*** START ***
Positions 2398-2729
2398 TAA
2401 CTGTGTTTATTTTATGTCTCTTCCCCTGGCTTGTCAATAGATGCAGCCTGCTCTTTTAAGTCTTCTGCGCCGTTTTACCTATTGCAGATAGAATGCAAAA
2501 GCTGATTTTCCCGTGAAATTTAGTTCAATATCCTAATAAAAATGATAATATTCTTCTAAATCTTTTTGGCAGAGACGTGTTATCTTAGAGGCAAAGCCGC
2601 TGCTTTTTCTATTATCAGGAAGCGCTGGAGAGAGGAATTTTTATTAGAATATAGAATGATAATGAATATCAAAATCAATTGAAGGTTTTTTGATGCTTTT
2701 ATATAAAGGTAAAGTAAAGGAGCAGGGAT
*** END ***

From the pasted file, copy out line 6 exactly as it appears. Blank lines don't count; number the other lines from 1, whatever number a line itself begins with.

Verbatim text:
2701 ATATAAAGGTAAAGTAAAGGAGCAGGGAT